Connecting Leads to Revenue to Marketing
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Digital marketing has finally begun to get a semi-reasonable piece of the marketing budget. And as processes and measurement continue to show tangible successes, I suspect it will eventually get the biggest slice. But even as digital marketing investments grow, one area still lacks in adoption – the use of a central customer relationship management platform (CRM) to measure the revenue generated against the money spent on marketing.
A CRM will help companies to analyze the deal flow, review essential data, and understand the value of marketing efforts. Let’s look at how a CRM can help you to better understand your customers and acquire quality leads.
CRM’s Facilitate Deal Flow
If your marketing efforts are focused on customer acquisition (as they should be), the deal flow is very important. What is a deal flow? It’s the marketing efforts that result in website prospect inquiries, such as form fills, phone calls, and chats, as well as the actions taken by the company to nurture that prospect to become a customer.
How do you elevate the deal flow process? With a CRM. Look at the deal flow process below that includes a CRM:
- The new lead is pushed to the CRM. All information about the new lead is stored in a contact profile including originating campaign name and source (SEO, AdWords, Facebook ads, etc.) This helps marketers to understand what campaigns and sources are generating the most leads as well as what campaigns and sources are generating the right leads (this is what we call value.). The CRM begins gathering information about each lead from their first conversion. This information will help the sales team to better understand the lead and offer a tailored solution to their problem or need.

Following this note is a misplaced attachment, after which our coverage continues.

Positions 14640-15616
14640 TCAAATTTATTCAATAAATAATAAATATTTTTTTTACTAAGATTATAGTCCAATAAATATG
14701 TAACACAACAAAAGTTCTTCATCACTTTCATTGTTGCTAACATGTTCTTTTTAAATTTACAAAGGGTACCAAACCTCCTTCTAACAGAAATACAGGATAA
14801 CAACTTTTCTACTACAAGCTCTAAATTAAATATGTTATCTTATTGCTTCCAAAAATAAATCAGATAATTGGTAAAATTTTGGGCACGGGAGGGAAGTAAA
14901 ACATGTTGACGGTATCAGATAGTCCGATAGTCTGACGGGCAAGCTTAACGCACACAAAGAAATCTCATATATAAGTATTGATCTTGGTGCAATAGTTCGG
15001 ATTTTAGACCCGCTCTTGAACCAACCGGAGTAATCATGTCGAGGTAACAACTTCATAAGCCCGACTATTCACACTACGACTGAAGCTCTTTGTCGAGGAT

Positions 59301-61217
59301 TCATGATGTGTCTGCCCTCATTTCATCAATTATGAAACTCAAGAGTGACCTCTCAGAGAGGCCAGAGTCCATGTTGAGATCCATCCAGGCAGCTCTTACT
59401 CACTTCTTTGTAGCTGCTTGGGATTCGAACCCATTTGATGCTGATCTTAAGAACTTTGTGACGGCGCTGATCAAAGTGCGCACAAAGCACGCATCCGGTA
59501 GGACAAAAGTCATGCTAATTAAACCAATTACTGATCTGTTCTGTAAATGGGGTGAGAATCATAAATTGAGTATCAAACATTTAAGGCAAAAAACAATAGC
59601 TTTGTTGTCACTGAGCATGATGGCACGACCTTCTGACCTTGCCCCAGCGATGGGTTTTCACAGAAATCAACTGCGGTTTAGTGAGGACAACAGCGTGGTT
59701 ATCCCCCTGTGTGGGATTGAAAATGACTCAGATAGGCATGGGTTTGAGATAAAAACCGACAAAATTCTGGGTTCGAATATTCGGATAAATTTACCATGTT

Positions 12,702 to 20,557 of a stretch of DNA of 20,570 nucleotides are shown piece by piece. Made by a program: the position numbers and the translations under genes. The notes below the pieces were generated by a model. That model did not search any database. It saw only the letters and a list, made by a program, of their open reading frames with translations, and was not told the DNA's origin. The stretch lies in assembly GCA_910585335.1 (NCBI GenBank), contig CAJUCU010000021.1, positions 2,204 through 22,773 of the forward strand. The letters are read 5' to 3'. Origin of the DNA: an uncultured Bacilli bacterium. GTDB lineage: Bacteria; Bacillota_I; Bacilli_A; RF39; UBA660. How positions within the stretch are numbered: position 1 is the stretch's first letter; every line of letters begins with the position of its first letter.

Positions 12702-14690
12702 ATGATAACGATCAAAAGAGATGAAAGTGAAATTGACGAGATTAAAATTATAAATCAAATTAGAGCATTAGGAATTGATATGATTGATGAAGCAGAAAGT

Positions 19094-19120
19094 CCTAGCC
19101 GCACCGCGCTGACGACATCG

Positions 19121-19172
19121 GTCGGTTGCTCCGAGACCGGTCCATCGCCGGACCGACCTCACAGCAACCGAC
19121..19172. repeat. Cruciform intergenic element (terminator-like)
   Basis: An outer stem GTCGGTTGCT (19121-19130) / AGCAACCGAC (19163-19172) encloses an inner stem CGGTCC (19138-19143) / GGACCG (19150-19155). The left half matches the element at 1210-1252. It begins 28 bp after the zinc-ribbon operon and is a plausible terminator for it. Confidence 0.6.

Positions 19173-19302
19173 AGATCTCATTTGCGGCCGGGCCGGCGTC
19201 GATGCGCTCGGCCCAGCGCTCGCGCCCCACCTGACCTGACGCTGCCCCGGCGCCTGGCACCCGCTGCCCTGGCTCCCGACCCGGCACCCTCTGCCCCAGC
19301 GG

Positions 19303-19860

- The sales team works and closes a deal. The prospect is now a customer. All the information about the sales path is stored in the CRM – every touch from an email workflow, every sales call, every time the prospect revisited the site, and which pages they landed on. This information helps the sales team in their process of closing a lead, but it also helps the sales and marketing teams anticipate the needs, challenges, and expectations of future leads. Shortening the sales process and providing a better experience for the prospect.
- The financial value of the deal is added to a customer’s or company’s record in the CRM. A CRM is crucial to calculating the cost-per-lead and understanding ROI. All prospective, current, and past deals can be stored in the CRM. This allows the sales and marketing teams to understand what campaigns are working, where quality leads originate from, and what leads bring the most value or close the quickest.
- Reporting and analysis begin. What can you do with all this great information that is stored in the CRM? You can use it to report on past or current campaigns, make informed decisions on how to move forward, and understand what does or does not resonate with quality (valuable) leads. This is a step that is next to impossible to accomplish without a CRM – and it is a step that most companies are skipping. Understanding not only how much revenue was generated but how it was generated is invaluable information.
This process may sound simple, but it’s only simple if you have a robust CRM in place (preferably one that’s connected to a marketing automation system like HubSpot.)
CRM’s Allow You to Look at the Data
Let’s take a deeper look at the data collected and available in the CRM. In the past, CRM’s were used primarily by the sales team. If you are thinking about investing in a CRM in 2019, you need to look for one that has the tools and capabilities to support sales and marketing efforts, or at the very least one that integrates and shares data freely with most marketing automation systems.
By capturing both marketing and sales data, critical analysis is possible. You need to be reviewing:
- Revenue per campaign per source (the same campaign may be run via multiple marketing tactics)
- Number of leads per campaign per source
- Close rate (%) per campaign per source
The next logical step to understanding how your marketing dollars are being spent, and what those dollars are producing, is to overlay this data with advertising and marketing costs.
CRM’s Help You to Assess Value
Finally, it’s time to talk about value. Analyzing leads by revenue per campaign and source will expose which campaigns and tactics are providing a financial return and which are causing a strain on budgets and the sales process.